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Redmud Green Energy – The Future of Farming

28 July 2022

In the Riverland region of South Australia, solar farms can be seen nestled amongst fields of crops, trees and grapevines. Landowners are integrating renewable energy into their existing farming practices, reactivating unused land parcels with solar farms. Many of these solar farms are part of the Redmud Green Energy project, which produces over 40 gigawatt hours (GWh) of electricity each year and reduces emissions by nearly 20,000 tonnes of carbon annually.

The Redmud Green Energy project, launched by Yates Electrical Services (YES Group) in 2016, pairs landowners with investors interested in renewable energy. Managing Director and Riverland local Mark Yates says this model has unlocked many investment opportunities in the National Electricity Market (NEM) and renewable energy space.

“We partner landowners with investors for the purpose of constructing sub-utility solar farms. The landowner receives annual payments for the use of their land, and the investor receives returns from the solar farm generation,” Mr Yates said.

"When our first few farms were commissioned, community acceptance amongst landowners and investor groups grew very quickly. People invest in things they believe have long-term value, and all our farm owners believe there will always be a long-term value to clean energy.”

Under the Large-scale Renewable Energy Target (LRET) scheme, the Redmud Green Energy project has flourished. Solar farms with capacity above 100kW generate large-scale generation certificates (LGCs), created based on the output of energy from the solar farm: one megawatt-hour (MWh) of generation is equal to one LGC. A standard 200 kW Redmud Green Energy installation will typically create approximately 375 LGCs each year and can make up 40% of the total revenue a solar farm creates.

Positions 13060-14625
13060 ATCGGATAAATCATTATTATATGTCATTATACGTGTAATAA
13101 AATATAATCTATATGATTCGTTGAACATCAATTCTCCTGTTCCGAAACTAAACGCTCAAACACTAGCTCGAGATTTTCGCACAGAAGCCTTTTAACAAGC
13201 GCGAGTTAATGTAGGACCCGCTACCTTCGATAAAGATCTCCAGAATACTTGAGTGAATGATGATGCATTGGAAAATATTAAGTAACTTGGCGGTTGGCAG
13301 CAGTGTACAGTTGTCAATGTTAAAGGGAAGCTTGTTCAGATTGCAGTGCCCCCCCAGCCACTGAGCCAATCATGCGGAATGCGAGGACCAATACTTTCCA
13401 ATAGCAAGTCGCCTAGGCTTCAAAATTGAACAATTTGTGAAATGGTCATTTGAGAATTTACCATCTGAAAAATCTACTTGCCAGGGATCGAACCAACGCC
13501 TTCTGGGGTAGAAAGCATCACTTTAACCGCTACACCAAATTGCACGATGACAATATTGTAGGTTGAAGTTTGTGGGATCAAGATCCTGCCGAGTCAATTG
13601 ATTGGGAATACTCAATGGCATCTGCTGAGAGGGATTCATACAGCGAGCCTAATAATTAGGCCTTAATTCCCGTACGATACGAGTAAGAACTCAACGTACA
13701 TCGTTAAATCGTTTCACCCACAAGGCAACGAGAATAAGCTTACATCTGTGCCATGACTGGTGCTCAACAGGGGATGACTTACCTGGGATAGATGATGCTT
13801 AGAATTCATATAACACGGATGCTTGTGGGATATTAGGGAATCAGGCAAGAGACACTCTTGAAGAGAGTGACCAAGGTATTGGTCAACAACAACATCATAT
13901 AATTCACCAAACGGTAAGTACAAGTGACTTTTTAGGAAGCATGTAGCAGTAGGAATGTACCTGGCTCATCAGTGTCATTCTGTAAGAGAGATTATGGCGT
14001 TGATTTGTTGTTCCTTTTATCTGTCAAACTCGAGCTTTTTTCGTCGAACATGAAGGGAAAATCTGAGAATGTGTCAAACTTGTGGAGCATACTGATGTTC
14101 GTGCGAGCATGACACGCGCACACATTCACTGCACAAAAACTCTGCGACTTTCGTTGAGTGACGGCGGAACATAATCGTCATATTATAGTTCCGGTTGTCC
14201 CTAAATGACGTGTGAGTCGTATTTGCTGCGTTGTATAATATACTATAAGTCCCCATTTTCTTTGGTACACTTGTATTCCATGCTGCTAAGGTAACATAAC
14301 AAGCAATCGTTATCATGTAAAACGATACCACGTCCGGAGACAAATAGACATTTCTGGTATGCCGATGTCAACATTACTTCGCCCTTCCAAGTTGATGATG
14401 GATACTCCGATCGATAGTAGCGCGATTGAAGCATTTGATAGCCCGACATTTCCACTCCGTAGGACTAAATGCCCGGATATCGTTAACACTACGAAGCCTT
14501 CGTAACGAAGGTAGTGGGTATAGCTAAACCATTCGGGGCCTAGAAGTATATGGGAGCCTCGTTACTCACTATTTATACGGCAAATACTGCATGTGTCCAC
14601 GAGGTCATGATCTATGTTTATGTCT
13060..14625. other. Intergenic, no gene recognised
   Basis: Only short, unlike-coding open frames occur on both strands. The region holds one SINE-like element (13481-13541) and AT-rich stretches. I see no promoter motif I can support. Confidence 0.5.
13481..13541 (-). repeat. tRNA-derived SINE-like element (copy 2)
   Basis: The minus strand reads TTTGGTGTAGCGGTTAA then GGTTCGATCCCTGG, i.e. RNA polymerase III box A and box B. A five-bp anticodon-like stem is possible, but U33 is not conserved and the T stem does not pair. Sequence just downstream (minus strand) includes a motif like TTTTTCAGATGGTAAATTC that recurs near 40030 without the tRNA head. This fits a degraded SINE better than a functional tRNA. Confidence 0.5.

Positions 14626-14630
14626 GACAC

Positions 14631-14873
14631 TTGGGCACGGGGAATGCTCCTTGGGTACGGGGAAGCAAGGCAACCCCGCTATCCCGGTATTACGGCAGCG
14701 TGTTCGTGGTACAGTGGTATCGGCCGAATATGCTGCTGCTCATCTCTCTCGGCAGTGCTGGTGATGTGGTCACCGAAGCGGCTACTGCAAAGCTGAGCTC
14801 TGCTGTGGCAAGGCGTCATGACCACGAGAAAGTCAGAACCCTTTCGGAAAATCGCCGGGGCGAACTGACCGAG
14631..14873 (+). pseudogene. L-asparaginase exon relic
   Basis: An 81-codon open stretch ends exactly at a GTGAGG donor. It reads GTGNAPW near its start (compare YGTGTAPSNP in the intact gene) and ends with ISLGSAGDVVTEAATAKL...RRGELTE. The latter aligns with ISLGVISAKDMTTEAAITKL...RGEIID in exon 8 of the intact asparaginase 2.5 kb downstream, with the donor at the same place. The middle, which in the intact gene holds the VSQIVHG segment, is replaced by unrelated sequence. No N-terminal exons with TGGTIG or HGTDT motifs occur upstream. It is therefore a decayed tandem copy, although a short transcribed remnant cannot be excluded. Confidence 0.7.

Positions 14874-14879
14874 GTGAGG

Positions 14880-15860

Aside from benefits to the individual business owner, the program offers economic advantages to the local community. With a population of over 41,000 residents, Riverland's predominantly agricultural industry provides a quarter of Australia's annual grape crush - and uses a large amount of energy to do so. Money that would have been otherwise spent on energy bills can now be retained within the local economy with on-site renewable energy resources, creating jobs and introducing a new market to regional areas.

“Our team are proud of the many investment opportunities that we've helped unlock in the National Electricity Market,” Mr Yates said.

“We can also see a wider market out there still largely untapped, individuals and organisations who want to play a part in the transition to a net-zero grid and who are attracted to owning a low-maintenance asset.”

The Redmud Green Energy project is an innovative way to reactivate unused land with renewable energy assets and will play a significant role in Australia's transition to net zero.

The photo shows solar panels on a portion of unused land at a vineyard in Monash, South Australia
Solar array on unused land at a vineyard in Monash, South Australia

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